In Australia, the effects of the war on the economy were no less severe. The Australian prime minister, Billy Hughes, wrote to the British prime minister, Lloyd George, "You have assured us that you cannot get better terms. I much regret it, and hope even now that some way may be found of securing agreement for demanding reparation commensurate with the tremendous sacrifices made by the British Empire and her Allies." Australia received ₤5,571,720 war reparations, but the direct cost of the war to Australia had been ₤376,993,052, and, by the mid-1930s, repatriation pensions, war gratuities, interest and sinking fund charges were ₤831,280,947. Of about 416,000 Australians who served, about 60,000 were killed and another 152,000 were wounded.
Diseases flourished in the chaotic wartime conditions. In 1914 alone, louse-borne epidemic typhus killed 200,000 in Serbia. From 1918 to 1922, Russia had about 25 million infections and 3 million deaths from epidemic typhus. Whereas before World War I Russia had about 3.5 million cases of malaria, its people suffered more than 13 million cases in 1923. In addition, a major influenza epidemic spread around the world. Overall, the 1918 flu pandemic killed at least 50 million people.
Lobbying by Chaim Weizmann and fear that American Jews would encourage the USA to support Germany culminated in the British government's Balfour Declaration of 1917, endorsing creation of a Jewish homeland in Palestine. A total of more than 1,172,000 Jewish soldiers served in the Allied and Central Power forces in World War I, including 275,000 in Austria-Hungary and 450,000 in Czarist Russia.
The social disruption and widespread violence of the Russian Revolution of 1917 and the ensuing Russian Civil War sparked more than 2,000 pogroms in the former Russian Empire, mostly in the Ukraine. An estimated 60,000–200,000 civilian Jews were killed in the atrocities.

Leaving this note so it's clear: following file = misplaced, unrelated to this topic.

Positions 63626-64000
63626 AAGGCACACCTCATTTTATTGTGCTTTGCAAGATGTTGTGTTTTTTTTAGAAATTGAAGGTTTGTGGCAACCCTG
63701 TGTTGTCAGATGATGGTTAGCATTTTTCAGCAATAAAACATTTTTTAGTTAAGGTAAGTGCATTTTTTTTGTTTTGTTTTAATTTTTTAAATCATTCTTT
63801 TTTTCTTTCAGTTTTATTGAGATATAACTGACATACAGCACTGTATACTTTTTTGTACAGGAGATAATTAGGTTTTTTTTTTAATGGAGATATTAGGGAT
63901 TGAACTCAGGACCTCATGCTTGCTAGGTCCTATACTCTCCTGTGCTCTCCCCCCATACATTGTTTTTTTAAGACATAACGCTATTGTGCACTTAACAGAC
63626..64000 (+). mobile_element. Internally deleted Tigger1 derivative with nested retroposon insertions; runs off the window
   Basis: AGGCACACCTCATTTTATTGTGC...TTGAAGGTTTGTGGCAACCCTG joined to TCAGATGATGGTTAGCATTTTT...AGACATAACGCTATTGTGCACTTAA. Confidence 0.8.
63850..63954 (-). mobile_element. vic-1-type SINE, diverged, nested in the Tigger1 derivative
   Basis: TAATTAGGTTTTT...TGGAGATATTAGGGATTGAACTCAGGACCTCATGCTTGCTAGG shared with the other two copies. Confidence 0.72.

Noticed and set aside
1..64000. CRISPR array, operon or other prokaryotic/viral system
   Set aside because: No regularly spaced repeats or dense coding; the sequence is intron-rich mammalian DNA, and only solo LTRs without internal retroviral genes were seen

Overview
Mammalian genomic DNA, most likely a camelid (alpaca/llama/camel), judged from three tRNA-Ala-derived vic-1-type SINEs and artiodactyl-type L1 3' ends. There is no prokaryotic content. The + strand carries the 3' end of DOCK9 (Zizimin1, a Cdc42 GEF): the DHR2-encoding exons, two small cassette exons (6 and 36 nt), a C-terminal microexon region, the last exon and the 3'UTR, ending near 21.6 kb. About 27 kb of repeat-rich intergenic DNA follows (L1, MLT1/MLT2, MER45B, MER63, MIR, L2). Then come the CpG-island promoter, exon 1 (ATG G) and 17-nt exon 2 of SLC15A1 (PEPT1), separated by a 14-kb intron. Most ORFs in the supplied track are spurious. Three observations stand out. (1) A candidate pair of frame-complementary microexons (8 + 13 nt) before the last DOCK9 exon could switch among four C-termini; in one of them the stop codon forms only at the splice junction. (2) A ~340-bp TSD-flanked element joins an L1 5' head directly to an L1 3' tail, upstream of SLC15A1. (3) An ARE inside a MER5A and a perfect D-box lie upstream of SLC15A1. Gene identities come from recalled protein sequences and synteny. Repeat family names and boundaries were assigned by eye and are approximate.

In the aftermath of World War I, Greece fought against Turkish nationalists led by Mustafa Kemal, a war which resulted in a massive population exchange between the two countries under the Treaty of Lausanne. According to various sources, several hundred thousand Pontic Greeks died during this period.
World War I began as a clash of 20th-century technology and 19th-century tactics, with the inevitably large ensuing casualties. By the end of 1917, however, the major armies, now numbering millions of men, had modernised and were making use of telephone, wireless communication, armoured cars, tanks, and aircraft. Infantry formations were reorganised, so that 100-man companies were no longer the main unit of manoeuvre; instead, squads of 10 or so men, under the command of a junior NCO, were favoured.
Artillery also underwent a revolution. In 1914, cannons were positioned in the front line and fired directly at their targets. By 1917, indirect fire with guns (as well as mortars and even machine guns) was commonplace, using new techniques for spotting and ranging, notably aircraft and the often overlooked field telephone. Counter-battery missions became commonplace, also, and sound detection was used to locate enemy batteries.
Germany was far ahead of the Allies in utilising heavy indirect fire. The German Army employed 150 mm (6 in) and 210 mm (8 in) howitzers in 1914, when typical French and British guns were only 75 mm (3 in) and 105 mm (4 in). The British had a 6 inch (152 mm) howitzer, but it was so heavy it had to be hauled to the field in pieces and assembled. The Germans also fielded Austrian 305 mm (12 in) and 420 mm (17 in) guns and, even at the beginning of the war, had inventories of various calibers of Minenwerfer, which were ideally suited for trench warfare.